Then she went on down the lane, very thoughtful. A cloud had appeared above the horizon of her happy life there at the Springer Ranch. The lane opened out into the wide square, around which were the gates to corrals, entrances to barns, the forge, granaries, and the commodious bunkhouse of the cowboys.

Jane's sharp eyes caught sight of the boys before they espied her. And when she looked up again, every lithe back was turned. They allowed her to pass without any apparent knowledge of her existence. This was unprecedented. It offended Jane bitterly. She knew she was unreasonable, but could not or would not help it. She strolled on down to the pasture gate, and watched the colts and calves. Upon her return, she passed closer to the cowboys. But again they apparently did not see her. Jane added resentment to her wounded vanity and pride. Yet even then a still small voice tormented. She went back to her room, meaning to read or sew, or do schoolwork. But instead she cried.

Springer did not put in an appearance at the dinner table, and that was the last straw for Jane. She realized she had made a mess of her wonderful opportunity there. But those stupid fiery cowboys! This sensitive Westerner! How could she know how to take them? The worst of it was that she was genuinely fond of the cowboys. And as for the rancher?her mind seemed vague and unreliable about him, but she said she hated him.

Next day was Sunday. Heretofore every Sunday had been a full day for Jane. This one bade fair to be empty. Company came as usual, neighbors from nearby ranches. The cowboys were off duty and other cowboys visited them.

Jane's attention was attracted by sight of a superb horseman riding up the lane to the ranch house. He seemed familiar, but she could not place him. What a picture he made as he dismounted, slick and shiny, booted and spurred, to doff his huge sombrero. Jane heard him ask for Miss Stacey. Then she recognized him. Beady Jones! She was a once horrified, and something else she could not name. She remembered now he had asked if he might call Sunday and she had certainly not refused. But for him to come after the fight with Tex and the bitter scene with Springer! It seemed an unparalleled affront. What manner of man was this cowboy Jones? He certainly did not lack courage. But more to the point?what idea had he of her? Jane rose to the occasion. She had let herself in for this, and she would see it through, come what might. Looming disaster stimulated her. She would show these indifferent, deceitful, fire-spirited, incomprehensible cowboys. She would let Springer see she, indeed, had taken Beady Jones for Mr. Frank Owens.

To that end Jane made her way down the porch to greet her cowboy visitor. She made herself charming and gracious, and carried off the embarrassing situation?for Springer was present?as if it were perfectly natural. And she led Jones to one of the rustic benches down the porch.

Jane meant to gauge him speedily, if that were possible. While she made conversation, she brought to bear all that she possessed of intuition and discernment, now especially excited. The situation here was easy for her.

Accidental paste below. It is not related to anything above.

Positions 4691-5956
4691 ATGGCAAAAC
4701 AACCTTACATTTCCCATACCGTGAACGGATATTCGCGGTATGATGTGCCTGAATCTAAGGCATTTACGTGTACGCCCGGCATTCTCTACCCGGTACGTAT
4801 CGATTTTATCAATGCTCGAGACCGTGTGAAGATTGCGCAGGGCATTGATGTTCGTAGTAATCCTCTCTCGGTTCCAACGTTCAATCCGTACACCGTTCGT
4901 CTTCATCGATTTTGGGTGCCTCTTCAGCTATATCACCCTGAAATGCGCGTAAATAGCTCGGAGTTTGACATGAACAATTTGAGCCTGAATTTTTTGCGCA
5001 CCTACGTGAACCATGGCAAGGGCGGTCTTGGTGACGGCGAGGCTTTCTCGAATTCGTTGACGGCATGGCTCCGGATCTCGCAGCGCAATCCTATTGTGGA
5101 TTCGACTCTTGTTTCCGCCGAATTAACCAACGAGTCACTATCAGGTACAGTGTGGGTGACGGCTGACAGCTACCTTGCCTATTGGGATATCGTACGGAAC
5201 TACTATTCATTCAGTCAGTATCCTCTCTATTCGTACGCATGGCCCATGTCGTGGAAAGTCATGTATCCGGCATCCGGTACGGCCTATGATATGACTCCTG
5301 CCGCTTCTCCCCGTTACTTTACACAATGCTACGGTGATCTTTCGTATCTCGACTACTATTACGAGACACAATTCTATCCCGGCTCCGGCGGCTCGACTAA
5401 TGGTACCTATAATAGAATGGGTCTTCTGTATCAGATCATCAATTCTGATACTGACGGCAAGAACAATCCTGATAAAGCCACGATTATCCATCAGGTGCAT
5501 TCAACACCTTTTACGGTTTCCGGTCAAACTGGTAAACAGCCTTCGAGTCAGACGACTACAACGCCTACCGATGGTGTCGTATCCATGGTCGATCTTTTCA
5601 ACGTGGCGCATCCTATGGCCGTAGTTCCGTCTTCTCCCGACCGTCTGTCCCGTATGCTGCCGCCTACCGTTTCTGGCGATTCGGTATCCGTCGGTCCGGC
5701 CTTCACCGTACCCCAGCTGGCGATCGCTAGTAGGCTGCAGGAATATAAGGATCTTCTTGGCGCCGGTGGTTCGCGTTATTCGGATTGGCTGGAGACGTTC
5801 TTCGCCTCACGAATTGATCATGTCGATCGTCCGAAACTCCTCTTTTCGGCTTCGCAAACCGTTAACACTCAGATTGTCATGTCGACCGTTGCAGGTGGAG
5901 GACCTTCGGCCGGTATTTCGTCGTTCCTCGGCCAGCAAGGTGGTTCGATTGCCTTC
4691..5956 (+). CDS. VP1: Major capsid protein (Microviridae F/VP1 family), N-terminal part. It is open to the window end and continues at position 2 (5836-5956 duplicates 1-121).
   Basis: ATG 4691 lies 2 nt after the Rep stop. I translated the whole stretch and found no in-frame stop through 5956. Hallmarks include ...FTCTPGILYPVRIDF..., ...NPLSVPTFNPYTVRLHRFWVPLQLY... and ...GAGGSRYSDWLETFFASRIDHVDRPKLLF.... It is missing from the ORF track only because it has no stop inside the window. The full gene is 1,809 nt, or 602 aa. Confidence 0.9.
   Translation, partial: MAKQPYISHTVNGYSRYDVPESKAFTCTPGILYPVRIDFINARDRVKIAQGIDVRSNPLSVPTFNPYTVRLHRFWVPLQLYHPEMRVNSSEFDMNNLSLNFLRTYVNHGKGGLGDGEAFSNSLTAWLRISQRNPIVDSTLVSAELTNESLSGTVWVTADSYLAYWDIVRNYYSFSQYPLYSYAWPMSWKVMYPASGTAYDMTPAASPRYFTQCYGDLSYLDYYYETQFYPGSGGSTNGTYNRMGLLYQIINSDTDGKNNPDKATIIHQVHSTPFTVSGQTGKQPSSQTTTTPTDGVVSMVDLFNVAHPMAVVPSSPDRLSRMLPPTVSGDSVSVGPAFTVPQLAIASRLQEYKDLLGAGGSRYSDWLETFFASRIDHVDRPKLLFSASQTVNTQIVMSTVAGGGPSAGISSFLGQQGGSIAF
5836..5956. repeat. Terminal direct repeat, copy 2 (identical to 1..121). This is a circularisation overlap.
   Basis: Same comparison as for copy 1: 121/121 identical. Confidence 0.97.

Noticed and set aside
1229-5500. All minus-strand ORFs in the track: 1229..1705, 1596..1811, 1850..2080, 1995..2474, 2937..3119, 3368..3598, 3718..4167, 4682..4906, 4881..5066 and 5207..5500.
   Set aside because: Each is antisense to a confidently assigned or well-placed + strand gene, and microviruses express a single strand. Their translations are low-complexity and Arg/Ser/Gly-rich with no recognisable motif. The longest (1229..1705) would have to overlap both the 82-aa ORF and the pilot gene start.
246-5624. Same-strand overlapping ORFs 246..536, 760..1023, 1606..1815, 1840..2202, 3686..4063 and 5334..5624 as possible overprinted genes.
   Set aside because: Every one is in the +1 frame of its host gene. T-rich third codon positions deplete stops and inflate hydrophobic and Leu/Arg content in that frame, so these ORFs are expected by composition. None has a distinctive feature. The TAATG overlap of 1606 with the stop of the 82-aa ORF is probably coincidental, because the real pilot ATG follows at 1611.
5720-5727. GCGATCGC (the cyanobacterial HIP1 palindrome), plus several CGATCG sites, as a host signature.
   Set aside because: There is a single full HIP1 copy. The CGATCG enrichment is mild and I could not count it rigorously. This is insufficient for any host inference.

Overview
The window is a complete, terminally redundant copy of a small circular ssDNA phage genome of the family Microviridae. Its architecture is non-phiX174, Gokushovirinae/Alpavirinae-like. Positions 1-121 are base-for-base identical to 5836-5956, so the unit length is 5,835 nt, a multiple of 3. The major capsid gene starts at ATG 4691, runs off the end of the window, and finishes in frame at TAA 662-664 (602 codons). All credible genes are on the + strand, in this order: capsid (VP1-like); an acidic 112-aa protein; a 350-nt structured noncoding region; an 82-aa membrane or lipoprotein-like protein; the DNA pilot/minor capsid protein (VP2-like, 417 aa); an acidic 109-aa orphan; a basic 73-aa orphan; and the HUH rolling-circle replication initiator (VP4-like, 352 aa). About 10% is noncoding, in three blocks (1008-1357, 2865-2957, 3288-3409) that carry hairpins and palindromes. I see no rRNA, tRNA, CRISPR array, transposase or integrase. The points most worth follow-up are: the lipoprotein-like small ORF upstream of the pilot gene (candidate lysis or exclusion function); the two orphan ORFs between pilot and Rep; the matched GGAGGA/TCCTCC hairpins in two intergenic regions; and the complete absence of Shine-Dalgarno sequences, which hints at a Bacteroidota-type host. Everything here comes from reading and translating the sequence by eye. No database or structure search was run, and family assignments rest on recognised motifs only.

Naturally Jones resembled the cowboys she knew. The same range and life had developed him. But he lacked certain things she liked so much in Tex and Nevada. He was a superb animal. She had reluctantly to admire his cool easy boldness in a situation certainly perilous for him. But then he had reasoned, of course, that she would be his protection. She did not fail to note that he carried a gun, inside his embroidered vest.

Manifest, indeed, was it that young Jones felt he had made a conquest. He was the most forceful and bold person Jane had ever met, quite incapable of appreciating her as a lady. Soon he waxed ardent. Jane was accustomed to the sentimental talk of cowboys, but this fellow was neither amusing nor interesting. He was dangerous. When Jane pulled her hand, by main force, free from his, and said she was not accustomed to allow men such privileges, he grinned at her like a handsome devil.

"Sure, sweetheart, you have missed a heap of fun," he said. "An' I reckon I'll have to break you in."

Jane could not feel insulted at this brazen lout, but she certainly raged at herself. Her instant impulse was to excuse herself and abruptly leave him. But Springer was close by. She had caught his dark wandering covert glances. And the cowboys were at the other end of the long porch. Jane feared another fight. She had brought this upon herself, and she must stick it out. The ensuing hour was an increasing torment. At last it seemed she could not bear the false situation any longer, and, when Jones again importuned her to meet him out on horseback she stooped to deception to end the interview. She really did not concentrate her attention on his plan or take stock of what she'd agreed to, but she got rid of him with lax dignity before Springer and the others. After that, she did not have the courage to stay out and face them. How bitterly she had disappointed the rancher! Jane stole off to the darkness and loneliness of her room. There, however, she was not above peeping out from behind her window-blind at the cowboys. They had grown immeasurably in her estimation. Alas! No doubt they were through with the little tenderfoot schoolmarm from Missouri.